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Notes: Appreciating Ted Petok’s Vintage Lions’ Program Covers

The Detroit-born artist won an Oscar for the animated short “The Crunch Bird.”

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Pittsburgh Steelers v Detroit Lions Photo by Focus on Sport/Getty Images

On Friday afternoon, the Detroit Lions’ Director of Football Communications posed a fun challenge to the Lions media on Twitter. Using four example photos of gameday covers from the 1950s, Eamonn Reynolds wanted to know more about the artist behind the mischievous cartoon Lion depicted:

The easiest way to identify who drew the covers is by looking for signatures on the work. In the Lions-Rams program cover from 1957, you can see a name near the butt of the rifle. The artist in question is animator Ted Petok, who was a Detroit native famous for winning the 1971 Academy Award for Animated Short Subject. “The Crunch Bird,” according to Phil Hall at Cinema Crazed, is the shortest animated feature to ever win the award, clocking in at just two minutes. The film is so short, you can watch it on YouTube right now and come back to us:

One Redditor had a pretty good description of the short - it’s “basically just a dad joke in animated form.” As someone who grew up on Rankin-Bass specials and The Adventures of Rocky and Bullwinkle and Friends, I appreciated the humor. It is very much in line with the type of Jay Ward gags you might see in Aesop & Son or Fractured Fairy Tales. According to Steve Stanchfield, an Ann Arbor animator and assistant professor at the College for Creative Studies in Detroit, Petok was a really nice guy (see item 3 in this story from the Free Press). Stanchfield wrote a fine piece about Petok’s work at the Cartoon Research site.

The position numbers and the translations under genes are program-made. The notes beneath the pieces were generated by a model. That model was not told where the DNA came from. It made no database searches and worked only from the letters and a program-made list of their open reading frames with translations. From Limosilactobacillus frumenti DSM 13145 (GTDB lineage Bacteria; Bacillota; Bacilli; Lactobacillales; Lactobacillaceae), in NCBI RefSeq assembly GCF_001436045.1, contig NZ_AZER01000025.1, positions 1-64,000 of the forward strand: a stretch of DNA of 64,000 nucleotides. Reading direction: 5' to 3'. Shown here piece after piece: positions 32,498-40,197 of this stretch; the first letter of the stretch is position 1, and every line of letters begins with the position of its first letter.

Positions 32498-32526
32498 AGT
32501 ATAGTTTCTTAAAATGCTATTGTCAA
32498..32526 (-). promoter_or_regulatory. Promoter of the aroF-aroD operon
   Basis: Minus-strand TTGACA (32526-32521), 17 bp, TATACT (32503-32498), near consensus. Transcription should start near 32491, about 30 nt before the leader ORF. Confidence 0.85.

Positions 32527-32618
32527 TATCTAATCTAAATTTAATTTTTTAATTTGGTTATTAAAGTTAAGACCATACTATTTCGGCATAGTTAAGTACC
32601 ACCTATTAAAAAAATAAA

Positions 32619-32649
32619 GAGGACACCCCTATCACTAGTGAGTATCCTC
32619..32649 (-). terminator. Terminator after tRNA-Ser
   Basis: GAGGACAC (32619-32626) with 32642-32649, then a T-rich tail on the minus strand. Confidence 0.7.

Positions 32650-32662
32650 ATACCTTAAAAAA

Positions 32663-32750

According to an obituary credited to Joe Rossiter from the Detroit Free Press in 2010, Petok actively produced artwork and animation for many different outlets in Detroit in the middle decades of the 20th century (emphasis added):

After the war, he opened a studio in downtown Detroit doing commercial artwork. With the emergence of TV, the market for animated advertising took off. Mr. Petok’s clients included Faygo soft drinks, Speedway gasoline and General Motors.

“He was a creative guy who enjoyed entertaining people,” his son said.” But mostly he was just thrilled that someone would actually pay him for something he loved to do. Here’s a guy with no college, six months of art school and he was making a decent living, providing for his family and enjoying what he was doing.”

After his Oscar success, Mr. Petok formed a distribution company and went on to make dozens of animated shorts, including 1974’s “The Mad Baker.” It starred a mad scientist and his creation, a monstrous chocolate cake.

Mr. Petok’s animation also appeared on “Sesame Street” and “The Electric Company,” and he did artwork for the Detroit Lions and the Detroit Pistons, his son said.

In addition, he also appeared to have done “Tom Swifty” play-on-words gag cartoons for the Detroit Free Press in the early 1960s. The best way to find more examples of Petok’s fine work for the Detroit Lions is on eBay: just search for Detroit Lions' vintage NFL programs. Most are really funny sight gags of the Lions character dominating a caricature of the opponent’s mascot, but there are some other things like the awesome Christmas cover for the 1960 game against the Bears in mid-December.

What a great find by Eamonn, who is also using his super powers for awesome:

More vintage stuff from the current Lions media team? Yes, please! Now, on to the rest of today’s Notes:

  • Okay, this is pretty solid.

  • Pro Football Focus’ Kevin Cole posted some interesting charts on Twitter trying to figure out whether sacks taken were more the fault of the quarterback or the protection. The Lions turn out to be pretty neutral, with neither Jared Goff nor the offensive line causing more sacks above what would be expected using PFF’s offensive line survival curves (essentially, a relationship showing how the protection is more likely to break down the longer the play drags on).